Archive for August 2018

Hiatus

August 27, 2018

Inspired by Mr. Zwelling’s account of Mr. Axford’s summer of 2017

Going home

to see my children

Going home

because I have been released

Going home

for an extended break

Letting go

as I sit on the couch

distancing myself from exercise,

the life I have experienced,

stress and doubt

I will take my children to a game,

paying for our own tickets

We will sit behind the bullpen

The same bullpen I once sat in

We will eat hot dogs and ice cream sandwiches,

as I disconnect from my competitive spirit

Remarkable

how I have never watched the game,

only participated

My return will be determined at a later time

For now,

I am not a bullpen arm

I am Father, son, partner

ER

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An ugly reality, but it is what it is

August 20, 2018

Struggling with writer’s block lately. So….some random thoughts:

  • Several times this season, I’ve found myself saying, “Oh, yeah. I forgot about Tulo.”
  • Josh Donaldson and Aaron Sanchez have both missed a signficant amount of time. If this was 2015-16, we’d freak out. Today, such a fact is met with a shrug. It is what it is.
  • Really? Just six games for Jose Urena?
  • I like Ryan Borucki because he models himself after Mark Buehrle. The kid starts his windup as soon as he gets the sign. He’s going to be a treat (hopefully).
  • There (probably) isn’t a single Jays fan who actually thinks Gibby will be back for 2019.
  • Remember, the Blue Jays are a team in transition. That means – if I can borrow the expression – things will get worse before it gets better. Hang in there. It’s going to be okay.

    And now…..back to my battle with writer’s block.

    ER

    Retro Blue Jays – Whitt and Cheek on Community TV

    August 10, 2018

    Posted by Home Town Cable Network.

    I’ve always had a fascination with community/public-access broadcasting. For starters, it’s obviously different than traditional commercial media. This particular format was also one of my first forays into the world of media – Ottawa’s CKCU, early-to-mid 2000s.

    It’s hard to explain, but there’s something about the unpolished, raw presentation that seems authentic to me. This is prevalent with the following interviews of former Blue Jay catcher and coach Ernie Whitt and the late Tom Cheek.

    Based on the setting, the footage was recorded at Montreal’s Olympic Stadium, likely before the 1985 Pearson Cup.

    The clips are part of theΒ Home Town Cable Network which, according to its website and Facebook page, serves Northern New York State; with their office located in Champlain, New York.

    One of the interviewers – Dick Letourneau – is no Bob Costas and calling Whitt’s team the “Maple Leafs” at the beginning of his interview was far from a smooth start. But he does ask some interesting questions.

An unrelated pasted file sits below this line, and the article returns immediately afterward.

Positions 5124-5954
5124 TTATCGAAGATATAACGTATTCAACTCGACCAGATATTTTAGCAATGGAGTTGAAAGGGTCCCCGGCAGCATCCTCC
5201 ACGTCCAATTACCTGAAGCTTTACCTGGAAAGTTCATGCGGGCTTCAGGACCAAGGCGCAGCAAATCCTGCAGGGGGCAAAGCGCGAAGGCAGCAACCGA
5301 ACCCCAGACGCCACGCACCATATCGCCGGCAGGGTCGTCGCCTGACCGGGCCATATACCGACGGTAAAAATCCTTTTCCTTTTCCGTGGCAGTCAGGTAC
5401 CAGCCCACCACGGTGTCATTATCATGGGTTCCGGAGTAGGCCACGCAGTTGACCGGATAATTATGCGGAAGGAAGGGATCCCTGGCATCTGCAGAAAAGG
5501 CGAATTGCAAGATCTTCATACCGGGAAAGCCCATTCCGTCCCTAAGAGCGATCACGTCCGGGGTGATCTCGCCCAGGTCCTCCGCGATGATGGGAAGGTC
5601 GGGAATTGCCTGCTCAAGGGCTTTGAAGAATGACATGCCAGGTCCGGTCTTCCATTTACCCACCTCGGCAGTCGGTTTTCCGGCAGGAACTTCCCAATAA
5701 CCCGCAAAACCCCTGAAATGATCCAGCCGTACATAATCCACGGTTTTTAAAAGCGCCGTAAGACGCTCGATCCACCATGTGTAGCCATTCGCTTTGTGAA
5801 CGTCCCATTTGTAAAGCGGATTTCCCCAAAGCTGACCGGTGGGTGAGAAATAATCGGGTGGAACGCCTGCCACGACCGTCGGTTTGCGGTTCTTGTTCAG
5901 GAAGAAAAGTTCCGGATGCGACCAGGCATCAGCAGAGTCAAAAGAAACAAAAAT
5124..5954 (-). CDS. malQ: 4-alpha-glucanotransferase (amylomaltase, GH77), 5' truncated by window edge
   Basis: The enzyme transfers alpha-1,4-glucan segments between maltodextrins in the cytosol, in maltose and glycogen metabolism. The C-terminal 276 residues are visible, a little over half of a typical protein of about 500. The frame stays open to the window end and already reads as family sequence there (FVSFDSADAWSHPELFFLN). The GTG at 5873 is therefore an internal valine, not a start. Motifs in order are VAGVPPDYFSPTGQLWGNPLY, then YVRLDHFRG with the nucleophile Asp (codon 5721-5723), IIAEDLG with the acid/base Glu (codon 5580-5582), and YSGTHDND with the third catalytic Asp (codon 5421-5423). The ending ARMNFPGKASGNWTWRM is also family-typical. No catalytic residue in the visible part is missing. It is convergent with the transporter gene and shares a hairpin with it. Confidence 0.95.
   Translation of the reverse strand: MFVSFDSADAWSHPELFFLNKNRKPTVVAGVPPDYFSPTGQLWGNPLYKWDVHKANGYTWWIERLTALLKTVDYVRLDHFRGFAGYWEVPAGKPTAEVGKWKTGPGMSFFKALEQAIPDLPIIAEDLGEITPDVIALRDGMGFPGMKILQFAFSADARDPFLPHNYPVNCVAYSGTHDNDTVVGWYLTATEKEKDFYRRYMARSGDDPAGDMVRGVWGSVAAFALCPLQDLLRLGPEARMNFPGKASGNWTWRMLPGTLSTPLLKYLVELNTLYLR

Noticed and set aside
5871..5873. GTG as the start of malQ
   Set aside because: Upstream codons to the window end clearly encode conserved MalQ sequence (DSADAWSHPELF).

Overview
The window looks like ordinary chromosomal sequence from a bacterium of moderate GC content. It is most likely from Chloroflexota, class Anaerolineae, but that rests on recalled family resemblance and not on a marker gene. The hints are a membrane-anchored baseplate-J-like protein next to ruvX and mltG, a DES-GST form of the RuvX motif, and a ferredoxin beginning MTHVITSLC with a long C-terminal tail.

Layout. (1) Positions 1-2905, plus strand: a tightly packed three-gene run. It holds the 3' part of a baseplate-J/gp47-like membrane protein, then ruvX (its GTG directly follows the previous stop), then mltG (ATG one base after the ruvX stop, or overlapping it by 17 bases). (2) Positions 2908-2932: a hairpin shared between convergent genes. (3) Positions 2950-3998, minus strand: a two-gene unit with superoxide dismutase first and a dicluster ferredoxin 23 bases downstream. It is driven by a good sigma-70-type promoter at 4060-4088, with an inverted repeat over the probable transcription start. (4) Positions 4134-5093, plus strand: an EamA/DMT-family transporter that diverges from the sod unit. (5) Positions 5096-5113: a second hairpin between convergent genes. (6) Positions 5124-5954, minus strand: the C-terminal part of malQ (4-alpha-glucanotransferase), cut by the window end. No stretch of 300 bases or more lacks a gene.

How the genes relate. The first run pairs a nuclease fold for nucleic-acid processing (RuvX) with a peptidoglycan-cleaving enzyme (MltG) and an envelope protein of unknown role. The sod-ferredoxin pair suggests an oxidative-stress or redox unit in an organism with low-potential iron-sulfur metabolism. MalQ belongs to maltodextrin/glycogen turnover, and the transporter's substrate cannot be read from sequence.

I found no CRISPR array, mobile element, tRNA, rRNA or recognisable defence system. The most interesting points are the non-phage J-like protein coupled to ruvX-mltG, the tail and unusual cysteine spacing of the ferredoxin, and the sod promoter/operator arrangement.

For his part, Whitt answers the questions truthfully; though he seemed a little taken aback by Letourneau’s style of interviewing.

    Tom Cheek – as he always was – told a great story, threw in a joke and always brought an incredible amount of professionalism. I wonder how many people knew he was a fill-in for Expo games before he came to Toronto.

    Despite their rough look, the interviews are unique. They might not shine, but they’re fun to watch.

    x

    As an aside, Home Town Cable Network’s website has dozens of baseball clips. The majority of which involved the Expos.

    ER

    Re. The Roberto Osuna Trade

    August 2, 2018

    It had to be done.

    Roberto Osuna allegedly committed a heinous act, which is still a matter before the courts. We don’t know the facts; but whatever happened justified a 75 game suspension. We haven’t heard from Osuna since charges were laid agaisnt him. All we know is that he’s appears to be remorseful about circumstances and intends to plead not guilty, according to his lawyer.

    Guilty or not, his reputation is tarnished.

    There was no way the Blue Jays could allow him to pitch for their team. It would’ve been grossly disrespectful to a savvy fan base, victims of abuse and the alleged victim in this case.

    It would’ve also been grossly hypocritical for the team’s parental owner, especially after the broadcasting wing fired Gregg Zaun – and rightfully so – for his inappropriate actions.

    As many have pointed out, this wasn’t a baseball trade. It was about doing the right thing. The path to get here may have been questionable, but the end result was the right action. In the grand scheme of things, what Houston sent in exchange for Osuna is irrelevant.

    It’s a sad ending. It’s a disappointing ending. It’s an awful ending.

    ER


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